Like other oral cancers, the symptoms of oral verrucous carcinoma may be difficult to see. Regular dental checkups can help detect the signs of cancer early.

Verrucous carcinoma is a rare form of squamous cell cancer. This cancer is sometimes called Ackerman tumor, and it most often forms in your mouth. When it does, it’s called oral verrucous carcinoma. Although this form of cancer is rare, it’s treatable.

Surgery is a common treatment for oral verrucous carcinoma. Sometimes, it’s the only treatment necessary to cure the cancer. However, treatments, such as radiation, chemotherapy, and cryotherapy, are‌ also options. These might be necessary if oral verrucous carcinoma spreads or returns after surgery.

Oral verrucous carcinoma is an oral cancer that occurs when squamous cells that line your mouth grow atypically. Sometimes, this results from an injury or irritation to this lining.

Other risk factors include:

Healthcare professionals often diagnose oral verrucous carcinoma in males between 49 and 70 years old. Additionally, researchers believe there might be a link between oral verrucous carcinoma and certain genetic conditions. They haven’t found the exact genetic links yet.

Is verrucous carcinoma cancerous or noncancerous?

Verrucous carcinoma is cancerous. It’s a type of cancer that can spread deep inside the oral cavity without treatment. But it’s often treatable.

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Oral verrucous carcinoma doesn’t always cause symptoms when it develops. It can grow slowly, so it might take a long time before symptoms appear. When symptoms occur, they include:

Checking for the subtle signs of cancer is another great reason to contact the dentist regularly.

You may have a biopsy to confirm a diagnosis of oral verrucous carcinoma. A doctor can remove a piece of the tumor to check it for cancer cells under a microscope. If your doctor believes your cancer has spread, you might also have imaging tests or blood work.

Once you receive a diagnosis, healthcare professionals can treat oral verrucous carcinoma like many oral cancers. The first step in treatment is often surgery to remove the tumor. This may cure oral verrucous carcinoma. When cancer spreads, you might need additional treatment.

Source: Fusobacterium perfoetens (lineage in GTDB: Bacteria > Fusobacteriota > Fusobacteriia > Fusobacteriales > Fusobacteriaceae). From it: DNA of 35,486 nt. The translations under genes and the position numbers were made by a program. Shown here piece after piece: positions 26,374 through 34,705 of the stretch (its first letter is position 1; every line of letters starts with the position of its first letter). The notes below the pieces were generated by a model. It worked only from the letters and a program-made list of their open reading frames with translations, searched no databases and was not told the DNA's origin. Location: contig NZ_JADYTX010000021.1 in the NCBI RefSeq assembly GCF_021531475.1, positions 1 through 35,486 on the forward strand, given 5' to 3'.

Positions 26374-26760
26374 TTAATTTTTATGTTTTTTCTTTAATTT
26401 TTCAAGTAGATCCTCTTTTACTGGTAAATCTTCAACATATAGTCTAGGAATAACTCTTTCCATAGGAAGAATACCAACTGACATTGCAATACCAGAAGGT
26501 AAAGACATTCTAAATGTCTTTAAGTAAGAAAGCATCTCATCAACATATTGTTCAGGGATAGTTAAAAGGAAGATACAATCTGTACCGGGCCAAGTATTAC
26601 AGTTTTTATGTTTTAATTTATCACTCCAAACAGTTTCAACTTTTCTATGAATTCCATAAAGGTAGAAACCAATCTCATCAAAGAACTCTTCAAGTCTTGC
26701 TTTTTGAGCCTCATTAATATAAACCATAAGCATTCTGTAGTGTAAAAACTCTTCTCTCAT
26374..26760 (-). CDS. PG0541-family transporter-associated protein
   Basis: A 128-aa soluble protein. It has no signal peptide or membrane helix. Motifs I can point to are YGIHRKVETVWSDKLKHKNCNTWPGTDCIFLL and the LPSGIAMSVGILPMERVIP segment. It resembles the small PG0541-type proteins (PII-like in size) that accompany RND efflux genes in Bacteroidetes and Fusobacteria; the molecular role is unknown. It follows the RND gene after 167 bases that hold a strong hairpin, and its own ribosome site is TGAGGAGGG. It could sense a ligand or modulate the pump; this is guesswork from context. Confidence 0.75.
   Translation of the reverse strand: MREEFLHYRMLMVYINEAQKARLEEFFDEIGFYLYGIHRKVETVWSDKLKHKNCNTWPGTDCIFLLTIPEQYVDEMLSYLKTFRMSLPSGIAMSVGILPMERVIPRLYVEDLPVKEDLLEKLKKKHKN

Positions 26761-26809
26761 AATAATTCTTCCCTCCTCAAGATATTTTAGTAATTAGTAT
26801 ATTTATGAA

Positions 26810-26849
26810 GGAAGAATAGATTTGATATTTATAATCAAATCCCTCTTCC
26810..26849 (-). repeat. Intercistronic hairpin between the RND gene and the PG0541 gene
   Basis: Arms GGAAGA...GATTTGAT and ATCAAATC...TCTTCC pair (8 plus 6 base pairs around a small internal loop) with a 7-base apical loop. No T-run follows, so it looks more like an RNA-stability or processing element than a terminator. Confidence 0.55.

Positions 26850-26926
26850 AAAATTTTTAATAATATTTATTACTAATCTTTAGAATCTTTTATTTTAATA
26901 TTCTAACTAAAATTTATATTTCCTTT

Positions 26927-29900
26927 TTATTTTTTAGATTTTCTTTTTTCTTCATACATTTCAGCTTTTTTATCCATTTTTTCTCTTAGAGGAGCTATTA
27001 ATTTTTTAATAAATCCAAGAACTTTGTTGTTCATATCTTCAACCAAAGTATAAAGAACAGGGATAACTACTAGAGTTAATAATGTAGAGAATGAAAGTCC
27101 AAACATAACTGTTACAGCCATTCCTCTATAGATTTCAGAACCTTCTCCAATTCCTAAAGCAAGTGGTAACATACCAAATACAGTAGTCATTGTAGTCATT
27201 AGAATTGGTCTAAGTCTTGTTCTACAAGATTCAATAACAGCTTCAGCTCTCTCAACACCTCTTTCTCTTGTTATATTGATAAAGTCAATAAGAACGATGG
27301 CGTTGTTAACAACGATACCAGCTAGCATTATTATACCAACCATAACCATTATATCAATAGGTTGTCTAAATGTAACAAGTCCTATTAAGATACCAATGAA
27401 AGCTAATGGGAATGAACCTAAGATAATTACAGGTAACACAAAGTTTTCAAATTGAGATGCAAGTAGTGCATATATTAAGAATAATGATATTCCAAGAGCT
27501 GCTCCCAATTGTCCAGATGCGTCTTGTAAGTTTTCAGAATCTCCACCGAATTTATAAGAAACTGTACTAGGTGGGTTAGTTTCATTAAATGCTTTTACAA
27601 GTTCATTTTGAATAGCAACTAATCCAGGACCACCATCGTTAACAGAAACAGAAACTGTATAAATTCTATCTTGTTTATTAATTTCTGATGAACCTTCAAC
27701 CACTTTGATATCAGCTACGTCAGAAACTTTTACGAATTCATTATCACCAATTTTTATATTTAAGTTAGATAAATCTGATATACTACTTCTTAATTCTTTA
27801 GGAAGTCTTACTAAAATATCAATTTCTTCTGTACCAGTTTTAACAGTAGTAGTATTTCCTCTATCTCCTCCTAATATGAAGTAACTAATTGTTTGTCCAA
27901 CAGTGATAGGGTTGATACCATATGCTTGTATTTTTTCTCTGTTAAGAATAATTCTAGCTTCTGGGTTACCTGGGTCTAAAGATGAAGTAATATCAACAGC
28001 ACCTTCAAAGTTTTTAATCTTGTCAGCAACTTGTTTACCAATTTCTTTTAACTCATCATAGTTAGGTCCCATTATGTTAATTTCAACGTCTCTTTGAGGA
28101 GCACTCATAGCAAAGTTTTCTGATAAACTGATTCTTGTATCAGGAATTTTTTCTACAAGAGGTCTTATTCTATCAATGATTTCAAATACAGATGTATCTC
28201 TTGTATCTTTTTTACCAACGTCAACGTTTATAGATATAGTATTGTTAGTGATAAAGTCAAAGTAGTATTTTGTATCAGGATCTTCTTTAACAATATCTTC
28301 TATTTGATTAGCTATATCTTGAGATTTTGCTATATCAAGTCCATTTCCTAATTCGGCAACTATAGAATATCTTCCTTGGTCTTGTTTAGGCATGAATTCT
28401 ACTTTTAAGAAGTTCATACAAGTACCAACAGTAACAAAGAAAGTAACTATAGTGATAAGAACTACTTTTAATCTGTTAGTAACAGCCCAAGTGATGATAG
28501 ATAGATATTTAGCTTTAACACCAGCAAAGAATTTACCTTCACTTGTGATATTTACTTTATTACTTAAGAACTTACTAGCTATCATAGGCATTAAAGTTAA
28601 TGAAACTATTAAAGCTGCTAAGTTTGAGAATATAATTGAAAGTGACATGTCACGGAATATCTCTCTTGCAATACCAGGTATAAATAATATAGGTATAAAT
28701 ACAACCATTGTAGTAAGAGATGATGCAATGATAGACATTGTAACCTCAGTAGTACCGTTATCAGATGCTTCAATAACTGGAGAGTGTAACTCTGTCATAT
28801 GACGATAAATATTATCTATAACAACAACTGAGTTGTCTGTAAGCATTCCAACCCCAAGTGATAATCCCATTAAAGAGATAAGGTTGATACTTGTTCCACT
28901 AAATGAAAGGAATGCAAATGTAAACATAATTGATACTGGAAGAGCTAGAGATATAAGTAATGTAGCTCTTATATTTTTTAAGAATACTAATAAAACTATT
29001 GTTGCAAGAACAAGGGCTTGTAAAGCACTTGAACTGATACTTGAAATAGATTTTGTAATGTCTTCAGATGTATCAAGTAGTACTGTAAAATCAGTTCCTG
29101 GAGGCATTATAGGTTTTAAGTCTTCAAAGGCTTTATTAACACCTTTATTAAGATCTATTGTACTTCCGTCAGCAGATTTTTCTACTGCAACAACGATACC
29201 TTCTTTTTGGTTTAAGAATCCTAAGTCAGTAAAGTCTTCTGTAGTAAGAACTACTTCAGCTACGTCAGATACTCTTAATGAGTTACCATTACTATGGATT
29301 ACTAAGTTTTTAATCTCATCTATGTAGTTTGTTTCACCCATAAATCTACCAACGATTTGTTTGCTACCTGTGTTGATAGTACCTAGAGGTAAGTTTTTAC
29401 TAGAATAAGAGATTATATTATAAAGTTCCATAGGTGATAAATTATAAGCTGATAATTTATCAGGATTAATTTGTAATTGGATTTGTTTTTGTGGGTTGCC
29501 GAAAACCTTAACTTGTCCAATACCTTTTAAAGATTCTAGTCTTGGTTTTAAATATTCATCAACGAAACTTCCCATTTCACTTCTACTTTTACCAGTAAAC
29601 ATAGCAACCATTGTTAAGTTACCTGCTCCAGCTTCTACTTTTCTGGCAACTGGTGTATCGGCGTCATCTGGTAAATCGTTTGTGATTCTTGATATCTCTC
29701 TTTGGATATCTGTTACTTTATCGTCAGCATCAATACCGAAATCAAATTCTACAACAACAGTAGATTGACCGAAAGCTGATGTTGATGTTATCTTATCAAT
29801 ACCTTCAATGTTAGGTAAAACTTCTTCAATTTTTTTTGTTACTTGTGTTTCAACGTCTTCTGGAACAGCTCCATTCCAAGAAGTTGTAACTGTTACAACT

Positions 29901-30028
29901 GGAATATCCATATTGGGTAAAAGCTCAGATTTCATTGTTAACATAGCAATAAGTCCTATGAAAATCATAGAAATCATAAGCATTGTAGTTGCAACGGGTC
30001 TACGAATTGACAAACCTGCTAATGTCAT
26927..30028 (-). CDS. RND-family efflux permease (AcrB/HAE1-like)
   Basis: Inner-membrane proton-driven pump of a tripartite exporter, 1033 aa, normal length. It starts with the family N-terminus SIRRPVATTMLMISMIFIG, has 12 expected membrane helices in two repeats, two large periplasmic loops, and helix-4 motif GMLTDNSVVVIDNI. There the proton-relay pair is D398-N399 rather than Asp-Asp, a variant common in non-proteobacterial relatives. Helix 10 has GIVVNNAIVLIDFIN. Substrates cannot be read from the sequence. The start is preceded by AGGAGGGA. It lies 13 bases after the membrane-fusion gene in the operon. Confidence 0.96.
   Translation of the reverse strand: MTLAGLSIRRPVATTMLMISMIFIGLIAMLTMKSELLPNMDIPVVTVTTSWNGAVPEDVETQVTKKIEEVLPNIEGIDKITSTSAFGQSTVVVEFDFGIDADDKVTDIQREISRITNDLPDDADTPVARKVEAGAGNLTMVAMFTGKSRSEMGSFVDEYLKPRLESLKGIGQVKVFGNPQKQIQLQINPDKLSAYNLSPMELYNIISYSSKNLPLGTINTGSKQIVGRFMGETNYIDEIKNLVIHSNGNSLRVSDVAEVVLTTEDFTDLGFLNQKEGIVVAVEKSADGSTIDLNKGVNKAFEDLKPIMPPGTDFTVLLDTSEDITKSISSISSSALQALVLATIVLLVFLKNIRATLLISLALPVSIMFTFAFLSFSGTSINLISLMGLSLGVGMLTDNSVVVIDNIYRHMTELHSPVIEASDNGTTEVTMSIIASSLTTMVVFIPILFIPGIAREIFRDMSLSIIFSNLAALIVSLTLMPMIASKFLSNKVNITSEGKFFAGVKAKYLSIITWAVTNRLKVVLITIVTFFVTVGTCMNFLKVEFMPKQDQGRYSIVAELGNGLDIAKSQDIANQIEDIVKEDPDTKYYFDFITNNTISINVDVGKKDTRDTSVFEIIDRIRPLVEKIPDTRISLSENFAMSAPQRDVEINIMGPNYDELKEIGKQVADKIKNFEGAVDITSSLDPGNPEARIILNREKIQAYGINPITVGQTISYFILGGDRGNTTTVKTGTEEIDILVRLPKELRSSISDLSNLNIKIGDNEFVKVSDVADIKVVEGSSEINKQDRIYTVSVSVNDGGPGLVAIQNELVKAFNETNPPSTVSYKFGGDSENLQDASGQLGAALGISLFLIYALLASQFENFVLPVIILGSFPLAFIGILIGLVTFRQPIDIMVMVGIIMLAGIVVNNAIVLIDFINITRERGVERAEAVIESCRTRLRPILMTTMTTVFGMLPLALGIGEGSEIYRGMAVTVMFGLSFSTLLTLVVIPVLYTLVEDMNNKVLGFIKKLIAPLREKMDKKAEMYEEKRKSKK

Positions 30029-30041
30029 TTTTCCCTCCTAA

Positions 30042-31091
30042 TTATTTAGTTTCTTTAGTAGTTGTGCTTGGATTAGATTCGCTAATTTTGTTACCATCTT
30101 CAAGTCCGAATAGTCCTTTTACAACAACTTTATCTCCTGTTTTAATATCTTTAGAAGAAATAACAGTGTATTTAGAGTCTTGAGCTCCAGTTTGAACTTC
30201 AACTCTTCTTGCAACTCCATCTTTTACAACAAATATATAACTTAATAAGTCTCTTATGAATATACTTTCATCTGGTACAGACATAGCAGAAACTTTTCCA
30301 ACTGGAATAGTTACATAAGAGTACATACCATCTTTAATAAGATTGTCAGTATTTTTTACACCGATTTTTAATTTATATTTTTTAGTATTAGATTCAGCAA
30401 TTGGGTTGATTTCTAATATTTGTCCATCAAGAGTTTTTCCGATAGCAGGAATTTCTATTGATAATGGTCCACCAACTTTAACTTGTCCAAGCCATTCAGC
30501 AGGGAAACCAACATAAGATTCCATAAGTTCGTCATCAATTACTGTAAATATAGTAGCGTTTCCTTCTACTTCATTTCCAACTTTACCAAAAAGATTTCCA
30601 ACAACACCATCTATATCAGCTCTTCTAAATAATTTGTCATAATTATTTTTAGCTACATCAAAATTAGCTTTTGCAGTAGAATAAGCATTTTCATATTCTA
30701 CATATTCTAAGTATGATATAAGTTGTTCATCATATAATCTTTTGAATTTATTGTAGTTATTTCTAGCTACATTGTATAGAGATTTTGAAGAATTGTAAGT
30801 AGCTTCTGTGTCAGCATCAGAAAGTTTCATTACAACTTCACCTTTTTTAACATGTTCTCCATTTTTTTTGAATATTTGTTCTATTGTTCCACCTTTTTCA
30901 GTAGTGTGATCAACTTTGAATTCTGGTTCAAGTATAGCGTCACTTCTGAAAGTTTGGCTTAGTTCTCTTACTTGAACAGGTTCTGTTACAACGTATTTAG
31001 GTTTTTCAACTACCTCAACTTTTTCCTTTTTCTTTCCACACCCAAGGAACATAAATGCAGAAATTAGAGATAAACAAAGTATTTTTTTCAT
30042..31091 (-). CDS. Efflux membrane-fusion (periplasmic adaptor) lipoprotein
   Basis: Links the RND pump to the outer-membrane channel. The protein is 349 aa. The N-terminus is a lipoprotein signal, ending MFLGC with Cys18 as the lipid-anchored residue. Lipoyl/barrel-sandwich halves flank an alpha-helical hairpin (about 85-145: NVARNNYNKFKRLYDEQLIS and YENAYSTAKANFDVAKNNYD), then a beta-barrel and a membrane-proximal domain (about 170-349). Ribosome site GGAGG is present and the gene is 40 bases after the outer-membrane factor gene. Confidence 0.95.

This can include:

  • Radiation: Radiation destroys cancer cells.
  • Chemotherapy: Chemotherapy is another treatment that can kill cancer cells.
  • Immunotherapy: Immunotherapy helps your immune system fight against cancer cells.
  • Targeted therapy: Targeted therapy is an approach that marks cancer calls so that your body can find and destroy them.
  • Laser therapy: Laser therapy is sometimes used to destroy tumors and kill cancer cells.
  • Cryotherapy: Cryotherapy can sometimes be an option for tumors that can’t be removed surgically.

These treatments can also be options when cancer returns after surgery. Your doctor will talk with you about your options if your cancer returns after removing it with surgery.

Oral verrucous carcinoma is treatable. The cancer spreads slowly, and removing the tumor with surgery can often provide a cure. As is true for many cancers, early detection can improve the odds of a positive outcome.

Applying general survival rates to your specific oral verrucous carcinoma diagnosis may not be helpful. It’s a good idea to talk with your doctor about their recommended treatment and the results they expect. They can help you understand your outlook and the potential treatment outcome.

You can also contact the Oral Cancer Foundation for more information on the latest research and support groups.

Oral verrucous carcinoma is a rare squamous cell cancer that develops in your mouth lining. The cancer is slow-growing and often treatable.

Surgery to remove the tumor is the most common treatment and may be the only one necessary in some instances. When additional treatments are necessary, they can include radiation, chemotherapy, immunotherapy, targeted therapy, cryotherapy, and laser therapy.